Many professional riders have successfully used oval chainrings for years and know about Q rings’ advantages. Here you will find information about ergonomics, the science behind oval chainrings, and you will learn about some of the pros’ experiences from a road, triathlon or MTB perspective.

Q rings improve your performance, minimize fatigue and reduce stress on the knees

Q rings virtually decrease the gear ratio in the dead spot and increase the gear ratio in the power phase where the rider exerts the most force

Q rings are available for nearly all standard cranks on the market

Q rings are quick and easy to mount with up to 5 different Optimum Chainring Positions (OCP)

Q rings have already played a part in many Tour de France, Giro d’Italia, Vuelta a España, Ironman, Challenge and UCI MTB World Cup victories

Q rings are CNC-machined and produced exclusively in Spain


Q rings, thanks to their sophisticated biomechanical design, improve performance and relieve stress on the knees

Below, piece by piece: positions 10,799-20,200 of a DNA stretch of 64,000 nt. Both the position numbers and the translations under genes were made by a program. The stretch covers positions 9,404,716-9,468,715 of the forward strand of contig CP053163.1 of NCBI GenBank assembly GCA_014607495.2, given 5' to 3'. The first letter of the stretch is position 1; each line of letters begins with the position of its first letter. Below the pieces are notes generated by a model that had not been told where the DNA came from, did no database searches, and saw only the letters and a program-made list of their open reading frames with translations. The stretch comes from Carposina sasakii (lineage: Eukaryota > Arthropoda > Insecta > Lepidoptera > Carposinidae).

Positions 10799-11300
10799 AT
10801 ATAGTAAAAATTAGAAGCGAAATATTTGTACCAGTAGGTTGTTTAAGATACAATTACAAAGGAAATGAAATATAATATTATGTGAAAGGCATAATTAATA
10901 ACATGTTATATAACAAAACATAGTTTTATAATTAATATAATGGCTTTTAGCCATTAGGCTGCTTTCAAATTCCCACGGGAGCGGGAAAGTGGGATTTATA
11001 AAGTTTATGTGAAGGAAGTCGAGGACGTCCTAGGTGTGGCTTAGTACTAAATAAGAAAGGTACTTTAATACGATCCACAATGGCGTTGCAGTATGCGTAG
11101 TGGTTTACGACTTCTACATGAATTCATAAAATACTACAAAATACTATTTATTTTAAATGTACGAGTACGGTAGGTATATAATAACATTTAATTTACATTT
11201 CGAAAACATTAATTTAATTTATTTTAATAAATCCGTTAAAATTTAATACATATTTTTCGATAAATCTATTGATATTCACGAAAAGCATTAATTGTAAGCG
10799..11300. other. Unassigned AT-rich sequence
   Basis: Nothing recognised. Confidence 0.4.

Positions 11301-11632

Dead Spot

Q rings virtually reduce the gear ratio in the dead spot and increase the gear ratio in the power phase


Q rings can be oriented around your unique pedaling characteristics by adjusting – or timing – your chainrings with up to 5 Optimum Chainring Positions (OCP)


Q rings are available for nearly all standard cranks in the market and can be easily mounted DIY-style


Q rings are produced in Madrid (Spain) via high-precision CNC machining


Q rings have already been a part of many pro victories at the Tour de France, LD triathlon races and UCI MTB World Cup races


There are significant differences between Q rings and Shimano’s Biopace, which was well-known in the 1980’s/1990’s.

ROTOR Q rings simulate a higher gear at the point of maximum force, i.e. the most productive part of the pedal stroke, and therefore leverage the power phase (Fig.1).

In the pedal rotation’s dead spot (Fig.2), where we exert the least force, a simulated smaller gear enables us to more easily overcome this dead spot. With Biopace, it was exactly the opposite. In addition, Q rings feature up to 5 Optimum Chainring Positions (OCP) that can be oriented around a cyclist’s distinct pedaling characteristics.